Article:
IAN SWEET AND HORSE JUMPER OF LOVE at Our Wicked Lady (Aug. 15, 8 p.m.). The bill at this Tuesday night show draws on two opposing strains of contemporary indie rock: The New York band Ian Sweet makes upbeat, bright-hued music that’s fun to hum along with, while the opening act Horse Jumper of Love prefers slow, moody meditations. Still, the two bands share an eccentric spark that makes them ideal complements. With Yucky Duster.
KHALID at East River Park (Aug. 12, 5 p.m.). One of the biggest success stories from the past year in music is that of Khalid, the 19-year-old singer-songwriter whose irresistible single “Location” was recently certified double platinum. He easily sold out two nights next week at the cavernous Terminal 5 in Midtown Manhattan, but fortunately for fans who missed out on those tickets, he is also performing at this free outdoor show on Saturday.
ZESHAN B at Mercury Lounge (Aug. 11, 11 p.m.). The Chicago-born singer Zeshan B has a fine tenor voice that recalls Sam Cooke, and a taste for refined retro arrangements akin to those favored by Leon Bridges. His debut album, “Vetted,” seeks out commonalities between classic soul covers (William Bell’s “You Don’t Miss Your Water”) and the Indian and Pakistani music he learned from his immigrant parents. It’s a rewarding blend of sounds and sensibilities, which Zeshan B will explore further at this late-night show.
AFRO YAQUI HONORS FRED HO at Ginny’s Supper Club (Aug. 11, 7:30 and 9:30 p.m.). The baritone saxophonist and composer Fred Ho had an unbounded approach to making music, which he treated as a necessarily revolutionary act. Mr. Ho, who died in 2014, learned at the elbow of the arranger Gil Evans and the saxophonist Archie Shepp, and possessed his own fearsome authority as an improviser. The music he wrote drew on mainstream jazz, the avant-garde, and traditional forms from both Africa and East Asia; it was aggressive and caustic, but also deeply engaging. Afro Yaqui is a group of nine musicians — including a few alumni of Mr. Ho’s ensembles — dedicated to furthering his musical legacy; at Ginny’s it will play pieces from his repertoire.
KRIS DAVIS TRIO at the Stone at the New School (Aug. 11-12, 8:30 p.m.). The pianist Kris Davis plays in all kinds of scenarios, but it’s best to hear her with a trio, at most. She’s a cook who uses a lot of spice, mixes her cuisines, burns the dish on purpose: It’s a lot. Somehow everything comes out right; more than just coherent, her music is capable of inducing a state of wonder, bordering on attachment. You may not be ready for it when she starts playing, but you certainly won’t be prepared for the spell to break at the end. She performs at the New School with the bassist Eric Revis, a frequent associate, and the drum luminary Andrew Cyrille.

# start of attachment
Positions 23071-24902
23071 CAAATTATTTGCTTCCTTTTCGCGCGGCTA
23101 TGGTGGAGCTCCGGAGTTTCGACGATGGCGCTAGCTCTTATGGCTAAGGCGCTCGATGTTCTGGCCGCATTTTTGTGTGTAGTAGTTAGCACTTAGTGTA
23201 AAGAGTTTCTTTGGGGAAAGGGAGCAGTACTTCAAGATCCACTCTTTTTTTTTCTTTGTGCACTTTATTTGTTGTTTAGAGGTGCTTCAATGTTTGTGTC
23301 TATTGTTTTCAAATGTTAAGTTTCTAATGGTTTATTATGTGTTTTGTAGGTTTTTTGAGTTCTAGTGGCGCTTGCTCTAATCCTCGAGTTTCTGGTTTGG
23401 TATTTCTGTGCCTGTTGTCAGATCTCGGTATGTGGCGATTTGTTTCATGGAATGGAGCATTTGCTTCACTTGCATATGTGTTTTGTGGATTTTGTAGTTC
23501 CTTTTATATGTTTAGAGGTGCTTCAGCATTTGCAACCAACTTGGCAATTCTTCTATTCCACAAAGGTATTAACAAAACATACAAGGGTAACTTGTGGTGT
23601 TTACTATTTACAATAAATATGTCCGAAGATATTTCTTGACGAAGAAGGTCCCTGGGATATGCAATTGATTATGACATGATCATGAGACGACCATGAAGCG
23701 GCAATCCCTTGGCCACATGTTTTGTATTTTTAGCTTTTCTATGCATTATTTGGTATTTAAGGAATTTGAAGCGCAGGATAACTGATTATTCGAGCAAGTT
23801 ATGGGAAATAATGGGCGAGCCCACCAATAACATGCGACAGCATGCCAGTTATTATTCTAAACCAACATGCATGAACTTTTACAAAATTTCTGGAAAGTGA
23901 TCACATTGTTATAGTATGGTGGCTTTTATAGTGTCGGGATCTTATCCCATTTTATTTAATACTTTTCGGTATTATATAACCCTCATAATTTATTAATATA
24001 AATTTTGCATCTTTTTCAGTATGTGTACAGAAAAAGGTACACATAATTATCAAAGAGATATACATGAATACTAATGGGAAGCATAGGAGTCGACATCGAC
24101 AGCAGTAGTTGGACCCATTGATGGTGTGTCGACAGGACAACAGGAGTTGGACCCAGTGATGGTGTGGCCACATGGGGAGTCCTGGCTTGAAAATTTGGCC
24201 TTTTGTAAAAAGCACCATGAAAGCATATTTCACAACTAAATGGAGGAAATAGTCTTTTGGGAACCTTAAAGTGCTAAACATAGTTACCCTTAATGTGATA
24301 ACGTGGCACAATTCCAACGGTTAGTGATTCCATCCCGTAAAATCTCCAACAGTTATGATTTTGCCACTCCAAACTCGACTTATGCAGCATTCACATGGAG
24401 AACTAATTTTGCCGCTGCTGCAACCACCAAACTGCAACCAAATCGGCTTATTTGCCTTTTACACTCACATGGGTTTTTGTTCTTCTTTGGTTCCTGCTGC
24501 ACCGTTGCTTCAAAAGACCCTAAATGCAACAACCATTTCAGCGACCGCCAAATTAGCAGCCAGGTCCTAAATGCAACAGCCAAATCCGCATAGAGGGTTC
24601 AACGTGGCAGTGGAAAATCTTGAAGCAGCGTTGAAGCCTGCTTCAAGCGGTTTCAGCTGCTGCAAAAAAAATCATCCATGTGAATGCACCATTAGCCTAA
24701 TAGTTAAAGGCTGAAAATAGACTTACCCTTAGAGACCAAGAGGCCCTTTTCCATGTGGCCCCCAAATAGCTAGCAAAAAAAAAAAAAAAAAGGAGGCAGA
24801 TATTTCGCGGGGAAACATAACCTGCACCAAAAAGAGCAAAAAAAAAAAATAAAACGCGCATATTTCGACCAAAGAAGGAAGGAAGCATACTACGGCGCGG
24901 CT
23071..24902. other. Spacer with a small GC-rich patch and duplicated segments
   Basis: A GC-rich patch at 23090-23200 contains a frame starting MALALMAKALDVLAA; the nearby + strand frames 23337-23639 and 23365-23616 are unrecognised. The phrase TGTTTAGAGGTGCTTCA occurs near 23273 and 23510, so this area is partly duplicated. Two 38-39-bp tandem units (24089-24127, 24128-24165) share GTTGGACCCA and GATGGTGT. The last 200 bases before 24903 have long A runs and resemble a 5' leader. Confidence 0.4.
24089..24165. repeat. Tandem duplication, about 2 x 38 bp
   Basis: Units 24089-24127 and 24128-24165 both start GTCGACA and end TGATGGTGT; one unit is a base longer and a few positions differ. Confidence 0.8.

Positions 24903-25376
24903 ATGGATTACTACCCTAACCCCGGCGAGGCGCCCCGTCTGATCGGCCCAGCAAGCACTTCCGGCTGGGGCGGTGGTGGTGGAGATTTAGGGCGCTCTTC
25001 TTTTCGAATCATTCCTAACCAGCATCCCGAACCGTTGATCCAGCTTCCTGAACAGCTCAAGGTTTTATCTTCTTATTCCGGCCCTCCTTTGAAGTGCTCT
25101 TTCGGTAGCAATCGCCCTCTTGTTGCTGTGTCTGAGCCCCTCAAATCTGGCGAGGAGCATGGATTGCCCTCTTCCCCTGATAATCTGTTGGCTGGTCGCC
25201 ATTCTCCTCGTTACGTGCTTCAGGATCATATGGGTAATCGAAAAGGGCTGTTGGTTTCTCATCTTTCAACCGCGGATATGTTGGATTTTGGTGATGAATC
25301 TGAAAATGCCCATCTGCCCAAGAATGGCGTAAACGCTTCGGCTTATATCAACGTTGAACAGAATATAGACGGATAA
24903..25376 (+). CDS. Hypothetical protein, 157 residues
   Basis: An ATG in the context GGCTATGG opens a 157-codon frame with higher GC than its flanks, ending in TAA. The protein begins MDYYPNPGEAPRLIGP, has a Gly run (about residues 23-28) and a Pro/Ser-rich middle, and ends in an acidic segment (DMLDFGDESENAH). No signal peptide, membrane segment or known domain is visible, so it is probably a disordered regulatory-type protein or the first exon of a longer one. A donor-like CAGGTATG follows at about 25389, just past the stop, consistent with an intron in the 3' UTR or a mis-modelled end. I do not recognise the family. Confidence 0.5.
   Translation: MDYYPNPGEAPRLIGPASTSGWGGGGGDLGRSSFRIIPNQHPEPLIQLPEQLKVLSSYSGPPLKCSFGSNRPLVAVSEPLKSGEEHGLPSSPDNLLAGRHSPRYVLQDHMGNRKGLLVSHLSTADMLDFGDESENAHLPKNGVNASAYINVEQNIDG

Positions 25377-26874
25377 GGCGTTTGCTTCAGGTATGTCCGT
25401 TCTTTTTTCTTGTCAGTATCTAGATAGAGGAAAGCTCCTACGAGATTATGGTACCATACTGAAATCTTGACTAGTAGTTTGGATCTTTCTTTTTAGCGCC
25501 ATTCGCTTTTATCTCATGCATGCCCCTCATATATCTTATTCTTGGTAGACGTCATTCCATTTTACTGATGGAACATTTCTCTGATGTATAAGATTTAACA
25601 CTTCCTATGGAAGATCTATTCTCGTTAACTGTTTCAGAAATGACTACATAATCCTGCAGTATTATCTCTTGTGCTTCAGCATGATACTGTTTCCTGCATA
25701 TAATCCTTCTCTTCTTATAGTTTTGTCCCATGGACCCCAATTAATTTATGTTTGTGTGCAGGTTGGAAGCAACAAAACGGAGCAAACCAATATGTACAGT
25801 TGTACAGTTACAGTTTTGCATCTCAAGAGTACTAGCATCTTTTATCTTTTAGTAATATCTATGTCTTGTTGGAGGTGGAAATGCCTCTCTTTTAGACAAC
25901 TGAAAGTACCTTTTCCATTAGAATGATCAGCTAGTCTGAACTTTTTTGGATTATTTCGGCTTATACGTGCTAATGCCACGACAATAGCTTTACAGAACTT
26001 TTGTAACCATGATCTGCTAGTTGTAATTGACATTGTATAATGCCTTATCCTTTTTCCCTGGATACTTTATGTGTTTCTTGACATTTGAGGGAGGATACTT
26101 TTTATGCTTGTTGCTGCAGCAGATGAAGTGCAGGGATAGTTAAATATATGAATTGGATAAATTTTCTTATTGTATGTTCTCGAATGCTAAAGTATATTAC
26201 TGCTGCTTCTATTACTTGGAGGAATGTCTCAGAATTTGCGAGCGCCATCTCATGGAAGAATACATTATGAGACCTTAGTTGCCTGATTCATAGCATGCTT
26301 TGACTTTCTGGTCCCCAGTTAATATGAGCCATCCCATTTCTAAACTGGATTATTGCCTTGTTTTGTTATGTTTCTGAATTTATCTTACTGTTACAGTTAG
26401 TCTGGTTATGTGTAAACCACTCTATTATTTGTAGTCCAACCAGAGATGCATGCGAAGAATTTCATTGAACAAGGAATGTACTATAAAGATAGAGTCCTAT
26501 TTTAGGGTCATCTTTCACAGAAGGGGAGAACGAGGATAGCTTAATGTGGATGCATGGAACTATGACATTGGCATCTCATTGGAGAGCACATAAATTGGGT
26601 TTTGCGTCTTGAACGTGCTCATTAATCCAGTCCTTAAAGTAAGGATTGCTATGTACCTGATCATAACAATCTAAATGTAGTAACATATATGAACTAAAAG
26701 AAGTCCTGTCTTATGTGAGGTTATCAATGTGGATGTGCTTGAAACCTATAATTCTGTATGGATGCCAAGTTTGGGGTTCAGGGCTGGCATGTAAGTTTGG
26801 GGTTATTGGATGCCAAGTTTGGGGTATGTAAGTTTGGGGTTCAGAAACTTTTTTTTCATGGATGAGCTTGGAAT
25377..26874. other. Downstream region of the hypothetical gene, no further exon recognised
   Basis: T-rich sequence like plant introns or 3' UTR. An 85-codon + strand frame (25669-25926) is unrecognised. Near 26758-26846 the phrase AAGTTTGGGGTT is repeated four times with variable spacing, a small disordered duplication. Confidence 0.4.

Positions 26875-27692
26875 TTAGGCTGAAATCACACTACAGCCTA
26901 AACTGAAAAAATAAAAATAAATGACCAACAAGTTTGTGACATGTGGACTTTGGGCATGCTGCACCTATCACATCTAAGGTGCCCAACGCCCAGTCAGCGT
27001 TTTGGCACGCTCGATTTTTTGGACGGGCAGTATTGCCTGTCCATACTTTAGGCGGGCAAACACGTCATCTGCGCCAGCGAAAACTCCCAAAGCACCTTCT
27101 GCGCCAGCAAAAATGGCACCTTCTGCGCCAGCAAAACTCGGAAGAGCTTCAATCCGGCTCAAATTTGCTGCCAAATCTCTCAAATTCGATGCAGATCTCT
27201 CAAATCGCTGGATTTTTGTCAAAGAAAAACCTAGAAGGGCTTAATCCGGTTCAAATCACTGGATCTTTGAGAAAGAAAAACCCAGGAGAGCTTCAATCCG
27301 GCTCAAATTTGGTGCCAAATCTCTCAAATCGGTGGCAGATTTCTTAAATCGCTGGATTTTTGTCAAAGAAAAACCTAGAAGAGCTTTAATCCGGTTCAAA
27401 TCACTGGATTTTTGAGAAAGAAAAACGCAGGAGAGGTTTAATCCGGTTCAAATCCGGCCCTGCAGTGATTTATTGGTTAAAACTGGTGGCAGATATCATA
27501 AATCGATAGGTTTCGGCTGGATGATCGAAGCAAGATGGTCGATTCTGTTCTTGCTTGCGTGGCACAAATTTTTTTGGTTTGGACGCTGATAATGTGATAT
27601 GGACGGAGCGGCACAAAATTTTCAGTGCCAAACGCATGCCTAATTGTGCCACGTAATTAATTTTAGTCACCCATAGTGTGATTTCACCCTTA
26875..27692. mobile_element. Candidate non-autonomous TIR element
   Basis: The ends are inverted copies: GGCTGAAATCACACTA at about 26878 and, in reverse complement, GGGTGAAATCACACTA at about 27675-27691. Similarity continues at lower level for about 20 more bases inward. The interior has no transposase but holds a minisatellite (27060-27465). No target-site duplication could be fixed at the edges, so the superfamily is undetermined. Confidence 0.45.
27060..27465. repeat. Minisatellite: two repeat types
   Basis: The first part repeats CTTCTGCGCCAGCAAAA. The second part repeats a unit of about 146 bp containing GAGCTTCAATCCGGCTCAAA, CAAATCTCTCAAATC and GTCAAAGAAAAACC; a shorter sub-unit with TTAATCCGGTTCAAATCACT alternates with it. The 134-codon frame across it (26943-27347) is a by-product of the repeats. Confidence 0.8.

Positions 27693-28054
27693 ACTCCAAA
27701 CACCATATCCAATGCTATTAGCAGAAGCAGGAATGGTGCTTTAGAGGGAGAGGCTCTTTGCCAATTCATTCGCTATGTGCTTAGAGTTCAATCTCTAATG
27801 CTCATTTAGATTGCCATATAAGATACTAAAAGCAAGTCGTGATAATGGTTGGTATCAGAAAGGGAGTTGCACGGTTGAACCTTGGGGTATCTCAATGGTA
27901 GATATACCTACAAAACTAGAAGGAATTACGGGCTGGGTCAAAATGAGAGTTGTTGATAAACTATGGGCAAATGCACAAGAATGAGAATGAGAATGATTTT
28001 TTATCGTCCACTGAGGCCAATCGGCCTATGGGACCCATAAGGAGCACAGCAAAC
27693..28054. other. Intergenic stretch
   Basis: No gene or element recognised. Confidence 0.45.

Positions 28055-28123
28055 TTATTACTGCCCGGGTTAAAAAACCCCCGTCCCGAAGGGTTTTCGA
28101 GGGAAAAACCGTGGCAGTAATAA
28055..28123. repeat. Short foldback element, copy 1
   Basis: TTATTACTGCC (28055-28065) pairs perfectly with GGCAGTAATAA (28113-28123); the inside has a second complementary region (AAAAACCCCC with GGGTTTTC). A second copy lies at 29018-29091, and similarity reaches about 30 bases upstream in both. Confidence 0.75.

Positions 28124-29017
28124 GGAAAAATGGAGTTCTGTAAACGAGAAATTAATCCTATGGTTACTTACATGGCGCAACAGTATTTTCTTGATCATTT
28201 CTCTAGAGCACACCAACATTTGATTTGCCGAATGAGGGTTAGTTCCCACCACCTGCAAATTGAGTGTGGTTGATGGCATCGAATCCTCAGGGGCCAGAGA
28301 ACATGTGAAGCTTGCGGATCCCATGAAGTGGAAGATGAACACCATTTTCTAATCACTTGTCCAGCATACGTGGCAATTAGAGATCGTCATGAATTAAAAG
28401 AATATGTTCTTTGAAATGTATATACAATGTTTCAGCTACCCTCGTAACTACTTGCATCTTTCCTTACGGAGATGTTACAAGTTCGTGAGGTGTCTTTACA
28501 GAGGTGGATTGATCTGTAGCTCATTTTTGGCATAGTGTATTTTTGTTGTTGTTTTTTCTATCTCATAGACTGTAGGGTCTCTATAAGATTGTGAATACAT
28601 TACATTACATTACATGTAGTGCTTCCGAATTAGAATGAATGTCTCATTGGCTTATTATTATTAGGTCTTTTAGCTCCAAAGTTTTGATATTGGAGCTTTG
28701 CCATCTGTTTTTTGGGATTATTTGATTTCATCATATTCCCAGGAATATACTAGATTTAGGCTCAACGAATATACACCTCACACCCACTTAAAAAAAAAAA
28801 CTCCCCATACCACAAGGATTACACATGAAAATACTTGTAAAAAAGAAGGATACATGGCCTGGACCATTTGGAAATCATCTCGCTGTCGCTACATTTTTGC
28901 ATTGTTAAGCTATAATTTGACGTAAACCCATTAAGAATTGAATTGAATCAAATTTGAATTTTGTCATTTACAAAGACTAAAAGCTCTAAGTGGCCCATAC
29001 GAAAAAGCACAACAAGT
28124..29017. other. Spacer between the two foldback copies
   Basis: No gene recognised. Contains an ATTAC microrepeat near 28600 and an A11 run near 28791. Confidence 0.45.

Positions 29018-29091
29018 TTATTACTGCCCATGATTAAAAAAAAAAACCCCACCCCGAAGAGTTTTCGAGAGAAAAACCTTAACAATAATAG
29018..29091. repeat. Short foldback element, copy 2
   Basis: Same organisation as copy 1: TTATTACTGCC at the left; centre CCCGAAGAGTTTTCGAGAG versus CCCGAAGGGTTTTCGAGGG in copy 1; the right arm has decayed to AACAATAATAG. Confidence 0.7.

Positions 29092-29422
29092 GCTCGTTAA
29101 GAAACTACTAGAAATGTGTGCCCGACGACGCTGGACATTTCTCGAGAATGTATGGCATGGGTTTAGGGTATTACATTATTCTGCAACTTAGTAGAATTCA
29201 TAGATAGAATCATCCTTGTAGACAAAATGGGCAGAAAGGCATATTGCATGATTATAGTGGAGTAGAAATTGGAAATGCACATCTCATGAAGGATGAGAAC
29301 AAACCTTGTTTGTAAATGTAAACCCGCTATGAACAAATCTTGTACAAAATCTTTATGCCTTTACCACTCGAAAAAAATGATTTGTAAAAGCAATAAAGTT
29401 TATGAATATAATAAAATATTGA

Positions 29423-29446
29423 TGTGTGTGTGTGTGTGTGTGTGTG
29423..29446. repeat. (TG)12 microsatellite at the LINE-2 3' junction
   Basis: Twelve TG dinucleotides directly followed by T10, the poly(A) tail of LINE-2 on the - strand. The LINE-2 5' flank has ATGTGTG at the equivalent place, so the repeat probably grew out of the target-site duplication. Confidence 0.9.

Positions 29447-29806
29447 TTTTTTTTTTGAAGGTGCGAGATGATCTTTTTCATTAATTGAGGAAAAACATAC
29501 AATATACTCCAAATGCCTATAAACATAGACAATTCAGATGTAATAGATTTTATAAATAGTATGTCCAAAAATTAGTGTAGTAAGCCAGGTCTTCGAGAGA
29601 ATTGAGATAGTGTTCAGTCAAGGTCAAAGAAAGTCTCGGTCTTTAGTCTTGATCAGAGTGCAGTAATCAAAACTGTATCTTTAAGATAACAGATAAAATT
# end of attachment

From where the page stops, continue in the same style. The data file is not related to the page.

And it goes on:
‘MICHAEL MWENSO’S SACRED PROTEST SONGS: FROM AFRICA TO AMERICA’ at Le Poisson Rouge (Aug. 15, 7 p.m.). A fervid vocalist and full-bore entertainer, Mr. Mwenso has assembled a special three-part program for this concert. It’s devoted to music of uplift and self-determination from across the African diaspora. The pianist Sullivan Fortner, a member of Roy Hargrove’s quintet, will play a sampling of African-American spirituals; the South African vocalist Vuyo Sotashe will introduce audiences to songs he learned in the townships of his homeland; and Mr. Mwenso, who hails from Sierra Leone, will debut a selection of newly composed anthems aimed at inspiration.
SIMONA PREMAZZI QUINTET at the Cell (Aug. 12, 8 p.m.). Ms. Premazzi, a pianist, writes melodies of rugged intensity but clear direction. Her voice as an improviser is just as engaging. With this gig she celebrates the release of her fine new album, “Outspoken.” Her band mates here are different from the personnel on the record, but about as enticing: Philip Dizack on trumpet, Mark Shim on tenor saxophone, Pablo Menares on bass and Kush Abadey on drums.
TRIO DA PAZ AND FRIENDS at Dizzy’s Club Coca-Cola (Aug. 15-20 and 22-27, 7:30 and 9:30 p.m.). Trio Da Paz has been around for 31 years, and it’s held down a summer residency at Dizzy’s for the last 10. With Romero Lubambo on guitar, Nilson Matta on bass and Duduka Da Fonseca on drums, the group calls its music “samba jazz.” It’s not false advertising; the triumvirate is given to up-tempo excursions, high on friction — not the lilting bossa nova that you might expect from a Brazilian guitar trio. These comrades will find new angles of engagement over their two-week run, during which they will welcome various special guests on different nights, including the vocalist Maucha Adnet and the trumpeter Claudio Roditi.
MANUEL VALERA at the Jazz Gallery (Aug. 11, 7:30 and 9:30 p.m.). A Cuban-American pianist with plenty to say — and a full schedule of sideman gigs — Mr. Valera is often relentless and blistering at the keyboard, but a shape-shifting melodicism is embedded in everything he plays. Here he debuts a newly commissioned work, “The Planets,” accompanied by a powerful trio: Hans Glawischnig on bass and E. J. Strickland on drums.